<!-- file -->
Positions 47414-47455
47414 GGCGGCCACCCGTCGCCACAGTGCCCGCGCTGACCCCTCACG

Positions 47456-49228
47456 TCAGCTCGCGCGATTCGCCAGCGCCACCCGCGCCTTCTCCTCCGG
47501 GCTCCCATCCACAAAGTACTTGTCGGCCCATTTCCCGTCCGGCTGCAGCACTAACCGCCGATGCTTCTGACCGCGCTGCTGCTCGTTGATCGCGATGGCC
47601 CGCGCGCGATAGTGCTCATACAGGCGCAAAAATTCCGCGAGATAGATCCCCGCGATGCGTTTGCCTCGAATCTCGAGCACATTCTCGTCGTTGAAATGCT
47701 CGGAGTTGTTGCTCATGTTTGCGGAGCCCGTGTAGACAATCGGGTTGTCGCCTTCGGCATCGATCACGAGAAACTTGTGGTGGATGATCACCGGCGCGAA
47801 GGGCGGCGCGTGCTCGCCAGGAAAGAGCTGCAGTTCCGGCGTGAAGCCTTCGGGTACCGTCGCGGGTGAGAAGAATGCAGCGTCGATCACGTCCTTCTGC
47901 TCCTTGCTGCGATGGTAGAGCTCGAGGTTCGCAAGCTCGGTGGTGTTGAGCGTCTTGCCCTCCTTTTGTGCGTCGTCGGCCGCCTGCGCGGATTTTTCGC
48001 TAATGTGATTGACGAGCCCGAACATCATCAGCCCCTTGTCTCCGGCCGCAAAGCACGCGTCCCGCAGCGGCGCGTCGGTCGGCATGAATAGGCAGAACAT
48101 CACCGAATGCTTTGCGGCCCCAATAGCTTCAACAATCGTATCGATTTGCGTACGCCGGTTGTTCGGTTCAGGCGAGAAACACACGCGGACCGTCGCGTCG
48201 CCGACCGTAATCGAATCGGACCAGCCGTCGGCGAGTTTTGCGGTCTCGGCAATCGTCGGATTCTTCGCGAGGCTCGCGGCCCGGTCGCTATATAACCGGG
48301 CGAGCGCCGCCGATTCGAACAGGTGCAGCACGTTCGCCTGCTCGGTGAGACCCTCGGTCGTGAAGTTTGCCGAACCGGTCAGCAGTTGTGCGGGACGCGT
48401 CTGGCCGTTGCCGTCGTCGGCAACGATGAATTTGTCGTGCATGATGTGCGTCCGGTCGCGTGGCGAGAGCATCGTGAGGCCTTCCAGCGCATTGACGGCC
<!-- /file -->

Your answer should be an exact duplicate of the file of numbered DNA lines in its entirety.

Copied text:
Positions 47414-47455
47414 GGCGGCCACCCGTCGCCACAGTGCCCGCGCTGACCCCTCACG

Positions 47456-49228
47456 TCAGCTCGCGCGATTCGCCAGCGCCACCCGCGCCTTCTCCTCCGG
47501 GCTCCCATCCACAAAGTACTTGTCGGCCCATTTCCCGTCCGGCTGCAGCACTAACCGCCGATGCTTCTGACCGCGCTGCTGCTCGTTGATCGCGATGGCC
47601 CGCGCGCGATAGTGCTCATACAGGCGCAAAAATTCCGCGAGATAGATCCCCGCGATGCGTTTGCCTCGAATCTCGAGCACATTCTCGTCGTTGAAATGCT
47701 CGGAGTTGTTGCTCATGTTTGCGGAGCCCGTGTAGACAATCGGGTTGTCGCCTTCGGCATCGATCACGAGAAACTTGTGGTGGATGATCACCGGCGCGAA
47801 GGGCGGCGCGTGCTCGCCAGGAAAGAGCTGCAGTTCCGGCGTGAAGCCTTCGGGTACCGTCGCGGGTGAGAAGAATGCAGCGTCGATCACGTCCTTCTGC
47901 TCCTTGCTGCGATGGTAGAGCTCGAGGTTCGCAAGCTCGGTGGTGTTGAGCGTCTTGCCCTCCTTTTGTGCGTCGTCGGCCGCCTGCGCGGATTTTTCGC
48001 TAATGTGATTGACGAGCCCGAACATCATCAGCCCCTTGTCTCCGGCCGCAAAGCACGCGTCCCGCAGCGGCGCGTCGGTCGGCATGAATAGGCAGAACAT
48101 CACCGAATGCTTTGCGGCCCCAATAGCTTCAACAATCGTATCGATTTGCGTACGCCGGTTGTTCGGTTCAGGCGAGAAACACACGCGGACCGTCGCGTCG
48201 CCGACCGTAATCGAATCGGACCAGCCGTCGGCGAGTTTTGCGGTCTCGGCAATCGTCGGATTCTTCGCGAGGCTCGCGGCCCGGTCGCTATATAACCGGG
48301 CGAGCGCCGCCGATTCGAACAGGTGCAGCACGTTCGCCTGCTCGGTGAGACCCTCGGTCGTGAAGTTTGCCGAACCGGTCAGCAGTTGTGCGGGACGCGT
48401 CTGGCCGTTGCCGTCGTCGGCAACGATGAATTTGTCGTGCATGATGTGCGTCCGGTCGCGTGGCGAGAGCATCGTGAGGCCTTCCAGCGCATTGACGGCC